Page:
make one's bed and lie in it

(redirected from You've made your bed)

make one's bed and lie in it

Suffer the consequences of one's actions. For example, It's unfortunate that it turned out badly, but Sara made her bed and now she must lie in it . The earliest English citation for this oft-repeated proverb is in Gabriel Harvey's Marginalia (c. 1590): "Let them . . . go to their bed, as themselves shall make it." The idiom alludes to times when a permanent bed was a luxury, and most people had to stuff a sack with straw every night for use as a bed. There are equivalents in French, German, Danish, and many other languages.
See also: and, bed, lie, make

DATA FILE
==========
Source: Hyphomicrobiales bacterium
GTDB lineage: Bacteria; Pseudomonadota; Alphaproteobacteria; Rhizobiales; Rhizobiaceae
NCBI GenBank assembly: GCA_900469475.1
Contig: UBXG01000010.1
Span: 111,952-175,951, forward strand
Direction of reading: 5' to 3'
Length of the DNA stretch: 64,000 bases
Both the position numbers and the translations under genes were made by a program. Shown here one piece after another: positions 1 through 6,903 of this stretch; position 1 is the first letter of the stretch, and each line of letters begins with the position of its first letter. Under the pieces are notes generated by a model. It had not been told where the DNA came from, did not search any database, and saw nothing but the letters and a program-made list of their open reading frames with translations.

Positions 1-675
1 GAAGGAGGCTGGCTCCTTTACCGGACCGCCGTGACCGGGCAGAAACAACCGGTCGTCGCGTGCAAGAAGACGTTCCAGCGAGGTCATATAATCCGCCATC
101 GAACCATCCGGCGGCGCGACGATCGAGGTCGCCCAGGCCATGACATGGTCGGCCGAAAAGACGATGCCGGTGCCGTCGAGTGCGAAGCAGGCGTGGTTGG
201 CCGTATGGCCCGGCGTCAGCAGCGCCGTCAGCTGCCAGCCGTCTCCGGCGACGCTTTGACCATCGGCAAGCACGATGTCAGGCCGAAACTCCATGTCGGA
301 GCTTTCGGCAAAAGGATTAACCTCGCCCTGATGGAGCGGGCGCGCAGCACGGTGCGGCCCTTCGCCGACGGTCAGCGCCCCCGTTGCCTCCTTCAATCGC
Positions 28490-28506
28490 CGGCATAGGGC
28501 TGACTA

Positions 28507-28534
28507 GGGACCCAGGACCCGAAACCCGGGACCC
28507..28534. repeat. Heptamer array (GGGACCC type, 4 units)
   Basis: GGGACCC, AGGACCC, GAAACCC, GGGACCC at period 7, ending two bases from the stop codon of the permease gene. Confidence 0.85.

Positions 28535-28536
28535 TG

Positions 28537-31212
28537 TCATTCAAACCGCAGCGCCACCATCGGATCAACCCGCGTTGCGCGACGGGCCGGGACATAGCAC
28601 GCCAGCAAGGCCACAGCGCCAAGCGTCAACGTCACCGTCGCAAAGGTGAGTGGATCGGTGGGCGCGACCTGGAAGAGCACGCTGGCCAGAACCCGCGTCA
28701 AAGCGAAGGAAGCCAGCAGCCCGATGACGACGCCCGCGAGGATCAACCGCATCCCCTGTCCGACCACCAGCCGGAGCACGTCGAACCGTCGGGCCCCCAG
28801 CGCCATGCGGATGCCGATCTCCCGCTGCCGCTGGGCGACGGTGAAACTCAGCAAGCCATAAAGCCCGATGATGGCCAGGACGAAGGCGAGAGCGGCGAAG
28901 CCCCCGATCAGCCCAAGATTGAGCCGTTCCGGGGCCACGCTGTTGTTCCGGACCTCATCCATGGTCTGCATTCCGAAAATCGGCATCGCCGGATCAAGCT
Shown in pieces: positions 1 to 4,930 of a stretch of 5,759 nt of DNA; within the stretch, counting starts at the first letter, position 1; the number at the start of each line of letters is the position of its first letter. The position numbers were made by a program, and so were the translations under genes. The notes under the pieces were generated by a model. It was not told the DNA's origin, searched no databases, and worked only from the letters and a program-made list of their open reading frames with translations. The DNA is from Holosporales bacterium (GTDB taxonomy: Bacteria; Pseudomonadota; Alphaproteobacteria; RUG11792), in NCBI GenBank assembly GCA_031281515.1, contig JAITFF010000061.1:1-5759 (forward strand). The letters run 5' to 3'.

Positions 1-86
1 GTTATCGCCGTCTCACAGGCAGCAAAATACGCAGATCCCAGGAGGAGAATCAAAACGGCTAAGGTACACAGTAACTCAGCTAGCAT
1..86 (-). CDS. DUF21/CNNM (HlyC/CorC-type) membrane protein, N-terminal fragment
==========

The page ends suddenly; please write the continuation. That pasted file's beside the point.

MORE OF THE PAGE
References in periodicals archive ?
There is someone who could easily tell you that you've made your bed and must lie in it.
You've made your bed so you might as well lie in it and moan every now and then until you feel better.
SIR JACKIE STEWART has issued a stern rebuke to Jenson Button and warned: ' You've made your bed, now lie in it.
In short, you've made your bed, chum, and now you have to lie on it.
She moans about their rows and how lazy he is and I think firstly, I don't care and secondly, you've made your bed.
Sorry Gary, you've made your bed, you must lie in it.